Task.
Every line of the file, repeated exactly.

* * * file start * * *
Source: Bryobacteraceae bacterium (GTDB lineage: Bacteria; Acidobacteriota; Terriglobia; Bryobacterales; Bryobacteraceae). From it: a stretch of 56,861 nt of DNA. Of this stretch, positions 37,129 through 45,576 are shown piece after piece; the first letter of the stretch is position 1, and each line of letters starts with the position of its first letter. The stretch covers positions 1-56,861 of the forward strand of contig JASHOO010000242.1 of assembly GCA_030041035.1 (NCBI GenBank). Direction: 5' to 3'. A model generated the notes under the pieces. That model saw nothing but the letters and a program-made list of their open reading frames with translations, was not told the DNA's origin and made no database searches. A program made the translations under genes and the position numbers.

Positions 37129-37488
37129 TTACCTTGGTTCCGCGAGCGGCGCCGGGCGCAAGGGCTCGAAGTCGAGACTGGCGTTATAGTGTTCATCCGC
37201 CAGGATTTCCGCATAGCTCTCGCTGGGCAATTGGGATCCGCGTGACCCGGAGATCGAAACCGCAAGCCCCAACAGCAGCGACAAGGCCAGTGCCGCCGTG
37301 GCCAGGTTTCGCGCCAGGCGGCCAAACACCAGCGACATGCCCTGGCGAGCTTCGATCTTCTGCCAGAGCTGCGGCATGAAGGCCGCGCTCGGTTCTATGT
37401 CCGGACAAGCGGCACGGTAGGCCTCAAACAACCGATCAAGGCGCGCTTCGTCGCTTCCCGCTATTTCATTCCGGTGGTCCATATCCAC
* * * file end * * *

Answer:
Source: Bryobacteraceae bacterium (GTDB lineage: Bacteria; Acidobacteriota; Terriglobia; Bryobacterales; Bryobacteraceae). From it: a stretch of 56,861 nt of DNA. Of this stretch, positions 37,129 through 45,576 are shown piece after piece; the first letter of the stretch is position 1, and each line of letters starts with the position of its first letter. The stretch covers positions 1-56,861 of the forward strand of contig JASHOO010000242.1 of assembly GCA_030041035.1 (NCBI GenBank). Direction: 5' to 3'. A model generated the notes under the pieces. That model saw nothing but the letters and a program-made list of their open reading frames with translations, was not told the DNA's origin and made no database searches. A program made the translations under genes and the position numbers.

Positions 37129-37488
37129 TTACCTTGGTTCCGCGAGCGGCGCCGGGCGCAAGGGCTCGAAGTCGAGACTGGCGTTATAGTGTTCATCCGC
37201 CAGGATTTCCGCATAGCTCTCGCTGGGCAATTGGGATCCGCGTGACCCGGAGATCGAAACCGCAAGCCCCAACAGCAGCGACAAGGCCAGTGCCGCCGTG
37301 GCCAGGTTTCGCGCCAGGCGGCCAAACACCAGCGACATGCCCTGGCGAGCTTCGATCTTCTGCCAGAGCTGCGGCATGAAGGCCGCGCTCGGTTCTATGT
37401 CCGGACAAGCGGCACGGTAGGCCTCAAACAACCGATCAAGGCGCGCTTCGTCGCTTCCCGCTATTTCATTCCGGTGGTCCATATCCAC